Being named Winery of the Year while your actual winery is still under construction is a pretty clear sign you’re on the right track.
Located “on the Spring Garden Road of wine sales,” the Lightfoot & Wolfville winery is just at the Wolfville town limits and, at 30,000 square feet, will be by far the largest winery in the region when Michael and Jocelyn Lightfoot open their doors to the public next month.
“It took nine years of vision to bring this together,” said Michael Lightfoot, who planted his first grapes in 2009. “We visited all kinds of other wineries that have been doing it right, in our opinion. And a lot of our style is in this as well.”
All the materials in the new building are local, except for the giant Douglas firs that serve as the frame and which were imported from B.C. by train.
Builder Matt Canning said the biggest challenge over more than a year of construction has been the scale of the place, designed to look like a converted barn, albeit a huge one. “The scope of this project, I’ve never worked on anything like it,” he said. “The design is to make it look simple, but the work behind it is not so simple.”
The owners travelled to France, Italy and Argentina to learn what other places were doing right and, maybe even more importantly, what they were doing wrong. The most common error they saw was wineries not foreseeing the crowds that would visit, causing them to under-build.
“We wanted to correct the problems that we saw in certain properties, then bring it home and make it our own, put our own stamp on it,” said Jocelyn Lightfoot, who’s a sommelier and has a background in travel tourism. “And we wanted to fix and fill some gaps that are here in our own market.”
“We designed the whole building around the fact that we wanted to do elevated tastings,” added her husband. “The main tasting bar will be for bus traffic and for large groups. What we want to do is give people the chance to get to know our wines a little more intimately, so we have different-sized rooms with different levels of furnishings, to appeal to different-sized groups.”
There are no concerns that a bus tour would overwhelm this building, situated to take full advantage of the captivating view of Blomidon. Among the spaces are a barrel cellar that can seat 150 for events, a pad for a tent that can seat 240, and a kitchen (which includes a food elevator) that can handle 700 to 800 people. Already completed is a huge outdoor pizza oven, and the search is on for an executive chef.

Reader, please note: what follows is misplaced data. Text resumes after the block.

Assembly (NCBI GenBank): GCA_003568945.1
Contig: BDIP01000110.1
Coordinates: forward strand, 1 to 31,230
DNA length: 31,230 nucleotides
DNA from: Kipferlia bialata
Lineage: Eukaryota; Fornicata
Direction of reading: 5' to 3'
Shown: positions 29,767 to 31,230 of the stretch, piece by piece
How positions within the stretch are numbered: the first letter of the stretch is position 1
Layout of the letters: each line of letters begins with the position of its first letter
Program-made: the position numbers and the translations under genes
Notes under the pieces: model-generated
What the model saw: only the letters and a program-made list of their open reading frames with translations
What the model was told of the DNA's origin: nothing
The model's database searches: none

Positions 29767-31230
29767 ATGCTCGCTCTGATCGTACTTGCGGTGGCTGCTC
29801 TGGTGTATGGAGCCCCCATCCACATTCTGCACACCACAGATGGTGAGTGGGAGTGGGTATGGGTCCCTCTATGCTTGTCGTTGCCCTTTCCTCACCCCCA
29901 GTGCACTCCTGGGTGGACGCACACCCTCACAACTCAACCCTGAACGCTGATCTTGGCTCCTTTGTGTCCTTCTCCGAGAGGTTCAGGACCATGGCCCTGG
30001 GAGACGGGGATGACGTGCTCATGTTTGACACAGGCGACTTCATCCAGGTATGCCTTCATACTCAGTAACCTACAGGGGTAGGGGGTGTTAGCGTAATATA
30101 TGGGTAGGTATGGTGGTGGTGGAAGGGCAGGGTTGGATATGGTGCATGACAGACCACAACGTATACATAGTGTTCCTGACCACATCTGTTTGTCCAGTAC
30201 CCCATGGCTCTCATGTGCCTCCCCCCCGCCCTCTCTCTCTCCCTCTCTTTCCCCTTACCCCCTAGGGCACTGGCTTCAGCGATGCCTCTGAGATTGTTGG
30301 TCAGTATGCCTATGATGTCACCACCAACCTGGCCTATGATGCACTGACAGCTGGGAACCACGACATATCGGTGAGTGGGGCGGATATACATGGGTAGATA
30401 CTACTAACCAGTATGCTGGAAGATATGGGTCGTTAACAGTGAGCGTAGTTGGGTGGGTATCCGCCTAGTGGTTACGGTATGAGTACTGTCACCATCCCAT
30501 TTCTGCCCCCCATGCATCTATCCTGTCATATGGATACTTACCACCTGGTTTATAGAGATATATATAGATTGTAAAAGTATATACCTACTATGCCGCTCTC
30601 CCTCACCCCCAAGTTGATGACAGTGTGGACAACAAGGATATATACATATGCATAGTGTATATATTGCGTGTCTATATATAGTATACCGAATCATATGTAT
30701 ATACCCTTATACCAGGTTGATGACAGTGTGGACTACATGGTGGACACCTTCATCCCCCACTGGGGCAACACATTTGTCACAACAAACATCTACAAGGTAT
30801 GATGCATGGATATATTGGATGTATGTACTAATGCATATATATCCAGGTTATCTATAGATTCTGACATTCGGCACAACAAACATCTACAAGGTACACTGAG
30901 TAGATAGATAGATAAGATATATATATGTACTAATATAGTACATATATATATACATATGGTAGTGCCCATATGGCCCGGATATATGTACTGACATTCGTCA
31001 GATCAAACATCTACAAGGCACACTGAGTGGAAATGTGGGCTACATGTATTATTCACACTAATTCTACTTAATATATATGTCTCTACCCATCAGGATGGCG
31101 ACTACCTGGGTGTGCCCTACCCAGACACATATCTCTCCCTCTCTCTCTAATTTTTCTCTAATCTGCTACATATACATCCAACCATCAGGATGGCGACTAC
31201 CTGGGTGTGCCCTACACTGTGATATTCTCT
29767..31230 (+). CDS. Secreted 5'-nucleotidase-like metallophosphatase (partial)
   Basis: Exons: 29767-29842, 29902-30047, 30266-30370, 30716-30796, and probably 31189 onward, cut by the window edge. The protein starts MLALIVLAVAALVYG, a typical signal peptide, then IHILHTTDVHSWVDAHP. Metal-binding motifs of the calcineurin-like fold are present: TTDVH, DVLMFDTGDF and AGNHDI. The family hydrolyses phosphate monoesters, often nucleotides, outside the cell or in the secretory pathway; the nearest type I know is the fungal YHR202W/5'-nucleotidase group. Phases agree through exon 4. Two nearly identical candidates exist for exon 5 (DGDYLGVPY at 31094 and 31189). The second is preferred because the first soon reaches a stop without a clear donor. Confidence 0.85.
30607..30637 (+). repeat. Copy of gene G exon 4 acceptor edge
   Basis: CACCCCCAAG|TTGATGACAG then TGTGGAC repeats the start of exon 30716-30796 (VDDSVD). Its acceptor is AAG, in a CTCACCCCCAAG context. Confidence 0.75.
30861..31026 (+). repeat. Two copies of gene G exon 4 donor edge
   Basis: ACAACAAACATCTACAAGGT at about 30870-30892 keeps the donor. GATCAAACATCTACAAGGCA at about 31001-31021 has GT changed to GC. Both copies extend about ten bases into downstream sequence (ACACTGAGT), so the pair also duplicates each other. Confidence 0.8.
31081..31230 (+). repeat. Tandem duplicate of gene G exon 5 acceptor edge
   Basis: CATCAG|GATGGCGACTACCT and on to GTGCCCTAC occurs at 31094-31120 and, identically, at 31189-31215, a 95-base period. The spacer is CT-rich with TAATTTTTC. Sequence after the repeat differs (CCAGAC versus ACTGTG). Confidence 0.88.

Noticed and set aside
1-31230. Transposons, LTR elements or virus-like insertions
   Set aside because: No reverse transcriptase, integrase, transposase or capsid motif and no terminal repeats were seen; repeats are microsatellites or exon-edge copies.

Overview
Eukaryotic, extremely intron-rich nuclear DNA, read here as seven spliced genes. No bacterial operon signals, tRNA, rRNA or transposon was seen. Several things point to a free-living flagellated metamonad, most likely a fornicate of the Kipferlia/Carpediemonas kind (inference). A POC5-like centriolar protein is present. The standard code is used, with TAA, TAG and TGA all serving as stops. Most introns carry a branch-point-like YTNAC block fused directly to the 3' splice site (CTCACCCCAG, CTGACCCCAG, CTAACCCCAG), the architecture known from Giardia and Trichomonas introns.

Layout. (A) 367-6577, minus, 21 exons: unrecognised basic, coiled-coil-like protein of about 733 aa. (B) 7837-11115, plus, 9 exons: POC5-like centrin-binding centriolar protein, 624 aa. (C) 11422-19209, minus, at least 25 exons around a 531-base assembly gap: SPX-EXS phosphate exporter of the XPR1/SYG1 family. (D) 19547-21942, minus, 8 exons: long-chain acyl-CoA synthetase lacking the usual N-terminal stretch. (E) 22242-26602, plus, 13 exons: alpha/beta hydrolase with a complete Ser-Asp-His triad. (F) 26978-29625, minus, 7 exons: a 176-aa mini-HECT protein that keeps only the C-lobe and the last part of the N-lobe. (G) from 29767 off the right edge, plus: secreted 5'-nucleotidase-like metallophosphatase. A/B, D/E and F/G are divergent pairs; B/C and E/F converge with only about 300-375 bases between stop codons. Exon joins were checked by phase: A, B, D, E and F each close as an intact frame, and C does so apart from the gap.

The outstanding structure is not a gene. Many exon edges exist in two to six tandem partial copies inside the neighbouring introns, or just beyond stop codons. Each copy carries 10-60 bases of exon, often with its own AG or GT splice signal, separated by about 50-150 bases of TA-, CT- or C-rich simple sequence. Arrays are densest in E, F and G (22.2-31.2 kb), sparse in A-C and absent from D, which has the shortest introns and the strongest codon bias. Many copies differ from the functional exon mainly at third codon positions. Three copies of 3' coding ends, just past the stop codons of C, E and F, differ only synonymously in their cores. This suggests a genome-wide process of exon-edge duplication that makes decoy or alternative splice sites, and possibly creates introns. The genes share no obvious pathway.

“We recognized right out of the gate that there’s a good part of the wine that is in the enjoyment of the place you’re having it, with the company that you’re in and the mood you’re in, the food you’re pairing. We drew a direct line between wine and culinary. So, in the same way we’re trying to be true to Nova Scotia with our architecture and our wine expression, we also felt that it was very important to pair our wines with local culinary,” Michael said.
“We started this saying to ourselves that if we couldn’t make a difference, we didn’t want to bother. So from the outset, we thought we could make a bit of a difference to the industry and add value. We felt the industry was ready to go to the next level, that the momentum was already there.”
Lightfoot & Wolfville has 40 estate acres and 40 more under contract. Michael describes the site as “viticulturally impeccable,” and wine drinkers seem to agree. The winery won a Lieutenant Governor’s Award last year, and chef Martin Ruiz Salvador took Lightfoot’s Ancienne Chardonnay to the Canadian Culinary Championship, where it earned raves.
With the help of wine consultant Peter Gamble, who also works with Benjamin Bridge, Michael Lightfoot aims to express the purity of the terroir and “not get in the way.” The portfolio will expand this year to 20 wines with eight new ones, including a blanc de blanc, new red and white blends and a new varietal, Scheurebe.
The winery expects to employ 40 people by its second year of operation, and brides are already calling, said Jocelyn Lightfoot.
“We have a few weddings booked for 2018 brides already, and plenty of inquiries.”